Making Sense of your Gas Bill

This is how to interpret a British Gas gas bill.

Your gas meter measures cubic metres of gas flowing through it. (The old ones used to measure cubic feet; but the gas companies switched to proper measurements longer ago than the lifetime of a gas meter, so they should all be cubic metres by now.) But your bill is calculated on the number of kilowatt-hours of energy liberated from the gas.

On your bill, there will be a calculation such as this:

metric units used 239 * calorific value 39.3572 * volume correction 1.0226400 / convert to kWh 3.6 = gas used in kWh 2448.43

So what do the figures mean?

  • metric units used is the number of cubic metres of gas measured by your meter.
  • calorific value is the number of megajoules of energy in a cubic metre of gas, at some specified combination of temperature and pressure.
  • volume correction is a “fiddle factor” to account for seasonal variations in air pressure and temperature. When it’s cold, the molecules are more densely packed, so you get more energy in the same space. When the atmospheric pressure is low, the gas molecules are free to jiggle about more, so you get less energy in the same space. Each molecule contains a certain amount of potential energy stored in the bonds between atoms. So the calorific value depends on pressure and temperature, which is why this calculation is required.
  • conversion to kWh is because there are 3.6 megajoules in a kilowatt-hour. (A watt is one joule per second; there are 3600 seconds in an hour. Kilo means * 1 000 and mega means * 1 000 000.)

Given these figures, you can work out how many kWh are in one cubic metre of gas, simply by doing the same calculation for 1 metric unit used. According to the above, it is 11.23 kWh per m; but this figure may well be different for you, as the volume correction is seasonally-dependent.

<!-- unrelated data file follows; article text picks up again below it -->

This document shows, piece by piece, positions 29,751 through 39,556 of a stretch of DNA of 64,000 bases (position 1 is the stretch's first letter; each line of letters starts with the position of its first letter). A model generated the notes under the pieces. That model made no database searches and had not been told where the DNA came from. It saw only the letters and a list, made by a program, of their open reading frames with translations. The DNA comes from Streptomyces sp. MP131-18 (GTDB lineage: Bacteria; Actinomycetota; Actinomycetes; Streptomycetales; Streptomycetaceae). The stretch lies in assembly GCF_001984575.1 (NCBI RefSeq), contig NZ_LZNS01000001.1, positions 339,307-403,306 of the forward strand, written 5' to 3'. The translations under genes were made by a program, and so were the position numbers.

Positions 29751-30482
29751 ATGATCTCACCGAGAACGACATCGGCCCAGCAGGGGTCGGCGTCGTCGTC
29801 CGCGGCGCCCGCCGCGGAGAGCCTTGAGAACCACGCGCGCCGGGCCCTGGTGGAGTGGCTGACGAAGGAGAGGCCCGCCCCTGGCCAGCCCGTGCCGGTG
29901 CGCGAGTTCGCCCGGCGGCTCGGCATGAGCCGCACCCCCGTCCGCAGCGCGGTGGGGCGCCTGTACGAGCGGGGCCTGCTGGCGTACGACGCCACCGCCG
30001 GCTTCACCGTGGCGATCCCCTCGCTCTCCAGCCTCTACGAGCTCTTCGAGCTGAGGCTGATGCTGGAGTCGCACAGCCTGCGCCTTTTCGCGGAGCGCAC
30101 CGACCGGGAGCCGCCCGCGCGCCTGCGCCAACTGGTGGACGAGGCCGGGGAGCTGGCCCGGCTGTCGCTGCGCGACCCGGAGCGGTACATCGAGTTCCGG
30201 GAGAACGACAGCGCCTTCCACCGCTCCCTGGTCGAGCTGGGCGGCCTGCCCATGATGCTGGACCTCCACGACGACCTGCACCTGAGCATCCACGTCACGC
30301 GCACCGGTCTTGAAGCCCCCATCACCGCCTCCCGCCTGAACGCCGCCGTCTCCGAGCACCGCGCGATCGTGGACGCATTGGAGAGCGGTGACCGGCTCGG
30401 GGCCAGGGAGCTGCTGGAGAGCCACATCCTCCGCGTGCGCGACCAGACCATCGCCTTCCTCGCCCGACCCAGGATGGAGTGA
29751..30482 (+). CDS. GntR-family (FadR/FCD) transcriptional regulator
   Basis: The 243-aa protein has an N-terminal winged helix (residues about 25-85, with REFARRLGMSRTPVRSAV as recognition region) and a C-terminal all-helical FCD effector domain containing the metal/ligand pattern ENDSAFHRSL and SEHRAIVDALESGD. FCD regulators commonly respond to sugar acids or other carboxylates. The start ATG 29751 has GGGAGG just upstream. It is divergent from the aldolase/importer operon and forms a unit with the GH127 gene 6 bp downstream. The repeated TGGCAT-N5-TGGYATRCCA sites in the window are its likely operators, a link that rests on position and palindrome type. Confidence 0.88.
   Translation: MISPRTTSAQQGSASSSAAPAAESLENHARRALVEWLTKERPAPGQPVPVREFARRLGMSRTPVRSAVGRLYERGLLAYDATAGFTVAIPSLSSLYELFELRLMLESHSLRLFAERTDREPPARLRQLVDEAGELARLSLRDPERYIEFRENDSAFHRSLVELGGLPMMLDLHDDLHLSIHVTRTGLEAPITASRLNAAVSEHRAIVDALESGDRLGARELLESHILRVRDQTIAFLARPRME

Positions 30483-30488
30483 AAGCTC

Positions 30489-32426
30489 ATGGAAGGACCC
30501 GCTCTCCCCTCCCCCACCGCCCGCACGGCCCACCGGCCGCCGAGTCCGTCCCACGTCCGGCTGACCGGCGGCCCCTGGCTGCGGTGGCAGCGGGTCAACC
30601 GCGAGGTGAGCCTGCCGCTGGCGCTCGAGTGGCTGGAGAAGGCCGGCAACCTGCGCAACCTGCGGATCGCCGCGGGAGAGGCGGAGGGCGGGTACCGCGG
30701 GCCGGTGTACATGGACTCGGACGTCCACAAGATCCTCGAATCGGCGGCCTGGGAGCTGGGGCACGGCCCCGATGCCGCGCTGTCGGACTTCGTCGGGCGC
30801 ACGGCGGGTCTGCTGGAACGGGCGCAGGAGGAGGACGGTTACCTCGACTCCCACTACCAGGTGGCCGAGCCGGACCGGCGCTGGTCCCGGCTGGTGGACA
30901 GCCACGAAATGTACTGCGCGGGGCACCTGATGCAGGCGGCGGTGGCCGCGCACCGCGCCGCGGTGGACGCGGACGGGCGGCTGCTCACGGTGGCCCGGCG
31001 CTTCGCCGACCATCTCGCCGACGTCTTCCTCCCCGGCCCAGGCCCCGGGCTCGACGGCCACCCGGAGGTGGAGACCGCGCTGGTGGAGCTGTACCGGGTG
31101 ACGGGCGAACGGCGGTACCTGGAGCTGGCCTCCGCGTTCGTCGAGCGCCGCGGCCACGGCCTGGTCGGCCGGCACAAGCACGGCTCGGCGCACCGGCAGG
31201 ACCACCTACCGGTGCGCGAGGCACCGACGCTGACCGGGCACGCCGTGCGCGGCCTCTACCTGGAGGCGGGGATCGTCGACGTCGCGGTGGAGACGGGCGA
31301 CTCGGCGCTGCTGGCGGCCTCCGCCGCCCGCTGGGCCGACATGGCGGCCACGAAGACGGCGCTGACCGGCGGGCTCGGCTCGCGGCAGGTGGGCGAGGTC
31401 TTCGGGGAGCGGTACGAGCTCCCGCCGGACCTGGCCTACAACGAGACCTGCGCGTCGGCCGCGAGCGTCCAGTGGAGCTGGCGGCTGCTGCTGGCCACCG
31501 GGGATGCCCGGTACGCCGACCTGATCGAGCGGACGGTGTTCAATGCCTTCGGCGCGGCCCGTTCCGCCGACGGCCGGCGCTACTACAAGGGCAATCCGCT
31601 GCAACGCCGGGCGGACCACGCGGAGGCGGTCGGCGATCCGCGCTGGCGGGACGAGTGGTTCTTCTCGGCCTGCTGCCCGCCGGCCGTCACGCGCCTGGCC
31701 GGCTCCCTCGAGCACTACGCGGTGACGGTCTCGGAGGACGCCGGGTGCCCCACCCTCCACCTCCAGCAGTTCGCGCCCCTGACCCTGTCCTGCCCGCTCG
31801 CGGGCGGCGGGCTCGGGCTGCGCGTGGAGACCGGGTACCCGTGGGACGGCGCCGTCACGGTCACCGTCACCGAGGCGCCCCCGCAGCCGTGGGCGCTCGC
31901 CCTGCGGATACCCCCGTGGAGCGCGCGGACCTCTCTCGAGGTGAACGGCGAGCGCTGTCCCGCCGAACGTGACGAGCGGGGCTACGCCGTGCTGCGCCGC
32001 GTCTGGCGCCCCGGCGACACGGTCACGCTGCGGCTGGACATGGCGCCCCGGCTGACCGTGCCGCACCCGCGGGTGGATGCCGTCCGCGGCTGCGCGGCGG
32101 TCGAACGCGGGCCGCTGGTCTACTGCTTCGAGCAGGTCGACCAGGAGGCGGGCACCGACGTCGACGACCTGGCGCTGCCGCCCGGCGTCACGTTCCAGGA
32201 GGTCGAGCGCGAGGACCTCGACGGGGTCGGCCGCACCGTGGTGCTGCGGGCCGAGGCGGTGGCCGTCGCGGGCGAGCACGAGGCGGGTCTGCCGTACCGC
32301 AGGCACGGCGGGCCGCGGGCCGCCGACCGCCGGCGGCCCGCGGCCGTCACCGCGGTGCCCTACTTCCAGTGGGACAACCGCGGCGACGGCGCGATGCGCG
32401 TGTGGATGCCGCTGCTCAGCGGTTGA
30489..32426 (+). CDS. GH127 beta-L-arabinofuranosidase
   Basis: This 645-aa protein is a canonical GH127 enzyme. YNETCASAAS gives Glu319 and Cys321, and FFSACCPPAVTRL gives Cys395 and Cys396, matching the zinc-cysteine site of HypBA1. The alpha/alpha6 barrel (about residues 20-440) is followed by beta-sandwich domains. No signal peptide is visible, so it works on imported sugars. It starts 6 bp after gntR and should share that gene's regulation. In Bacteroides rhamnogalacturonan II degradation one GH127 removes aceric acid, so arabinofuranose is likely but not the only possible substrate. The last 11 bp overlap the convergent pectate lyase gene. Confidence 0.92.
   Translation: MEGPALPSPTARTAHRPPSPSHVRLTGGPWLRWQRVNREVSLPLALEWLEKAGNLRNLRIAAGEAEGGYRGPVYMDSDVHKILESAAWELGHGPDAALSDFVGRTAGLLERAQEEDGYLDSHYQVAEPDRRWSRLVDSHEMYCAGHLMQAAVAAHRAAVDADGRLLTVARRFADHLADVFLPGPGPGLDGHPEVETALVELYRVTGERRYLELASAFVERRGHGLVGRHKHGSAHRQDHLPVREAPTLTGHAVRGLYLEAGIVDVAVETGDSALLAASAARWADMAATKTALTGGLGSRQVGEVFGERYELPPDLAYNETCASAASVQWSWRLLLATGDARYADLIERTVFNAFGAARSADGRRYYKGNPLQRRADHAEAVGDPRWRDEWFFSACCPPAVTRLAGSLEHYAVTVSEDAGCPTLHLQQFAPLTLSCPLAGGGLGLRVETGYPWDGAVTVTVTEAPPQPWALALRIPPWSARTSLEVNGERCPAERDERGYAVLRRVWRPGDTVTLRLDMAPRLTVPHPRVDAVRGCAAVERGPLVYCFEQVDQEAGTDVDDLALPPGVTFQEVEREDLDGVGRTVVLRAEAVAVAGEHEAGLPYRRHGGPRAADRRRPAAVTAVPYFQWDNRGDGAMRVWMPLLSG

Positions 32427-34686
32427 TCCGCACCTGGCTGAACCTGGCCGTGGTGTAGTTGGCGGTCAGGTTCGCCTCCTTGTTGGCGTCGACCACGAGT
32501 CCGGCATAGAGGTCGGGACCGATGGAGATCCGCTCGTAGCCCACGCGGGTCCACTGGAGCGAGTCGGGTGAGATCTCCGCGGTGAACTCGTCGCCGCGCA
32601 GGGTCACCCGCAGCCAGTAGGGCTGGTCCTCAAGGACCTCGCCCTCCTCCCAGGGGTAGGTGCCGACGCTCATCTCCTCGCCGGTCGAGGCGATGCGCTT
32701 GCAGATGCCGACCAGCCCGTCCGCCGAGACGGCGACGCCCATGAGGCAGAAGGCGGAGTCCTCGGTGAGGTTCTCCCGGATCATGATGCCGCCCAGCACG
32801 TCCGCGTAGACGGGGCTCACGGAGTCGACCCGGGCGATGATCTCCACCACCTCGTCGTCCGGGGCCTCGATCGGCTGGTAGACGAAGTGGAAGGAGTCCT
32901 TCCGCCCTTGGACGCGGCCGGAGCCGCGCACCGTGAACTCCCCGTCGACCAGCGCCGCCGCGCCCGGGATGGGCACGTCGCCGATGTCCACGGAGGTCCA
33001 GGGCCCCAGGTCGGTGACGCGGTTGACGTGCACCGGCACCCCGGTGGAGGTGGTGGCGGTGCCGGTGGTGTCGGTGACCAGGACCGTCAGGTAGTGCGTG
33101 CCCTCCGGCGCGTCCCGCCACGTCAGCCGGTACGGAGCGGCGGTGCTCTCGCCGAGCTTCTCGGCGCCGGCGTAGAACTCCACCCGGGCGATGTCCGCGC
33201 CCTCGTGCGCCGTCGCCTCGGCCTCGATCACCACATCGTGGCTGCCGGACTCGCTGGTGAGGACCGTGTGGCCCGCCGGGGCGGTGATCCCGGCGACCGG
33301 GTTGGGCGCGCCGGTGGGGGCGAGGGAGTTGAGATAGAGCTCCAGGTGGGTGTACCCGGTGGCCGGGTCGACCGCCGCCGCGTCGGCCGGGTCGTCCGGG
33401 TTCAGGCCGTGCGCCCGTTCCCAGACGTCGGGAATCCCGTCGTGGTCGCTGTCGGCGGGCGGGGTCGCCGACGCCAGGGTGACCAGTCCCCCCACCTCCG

But that’s not the whole story. The price per kWh depends on how many units you have used, with the first few kWh each day being more expensive. There will be a section like this:

2448.43 kWh used over 103 days
First 756.00 kWh @ 6.846p = £51.76
Next 1692.43 kWh @ 3.275p = £55.43
Total cost of gas used = £107.19

The higher rate applies to 756.00 kWh over 103 days, and adds an extra cost of 3.571p per kWh. As long as we actually use up all the “expensive” kWh, we will end up paying a fixed extra amount each week. If we are allowed 756.00 kWh in 103 days, then that is equivalent to 756.00 * 7 / 103 = 51.38 kWh in 7 days; which will cost us an extra 51.38 * 3.571p = £1.83 on top of what they would have cost if we had only been paying 3.275p for them.

Meanwhile, one cubic metre of gas on the meter gives us 11.23 kWh and so costs us 36.78p. So, our weekly bill will be equal to £1.83 plus 37p for each m of gas used.

Simples! :)

If you ask your gas supplier nicely they will send you a payment card, which can be used at local shops to make payments towards your gas bill. All you need to do is to work out the cost of the gas you have used each week (basing it on the figures from your last bill, which probably won’t be the same as mine), and round it up or down to the nearest whole pound.

11 Responses to “Making Sense of your Gas Bill”

  1. UGG Boots says:

    I found this article useful in a paper I am writing at university. Hopefully, I get an A+ now!

    Thanks

    Bernice Franklin

  2. AJS says:

    I found this article useful in a paper I am writing at university. Hopefully, I get an A+ now!

    I knew they were teaching some Mickey-Mouse subjects at university these days, but — if you’ll pardon the French — **** me sideways if that doesn’t put the icing on the dog ****.

    I sincerely hope that the honest taxpayer is not to be expected to fund your degree course in how to pay a sodding gas bill.

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  4. AJS says:

    Hello I would love to know where you got this site template from I love it!

    It was the default template on the first version of WordPress that I installed, when I started the blog. Search the archives here and at the WordPress site, correlate the dates, and there you go.

    Anyway, back to the topic. Are you any better able to understand how your gas bill is worked out? Have you actually got anything sensible to say about gas bills or anything?

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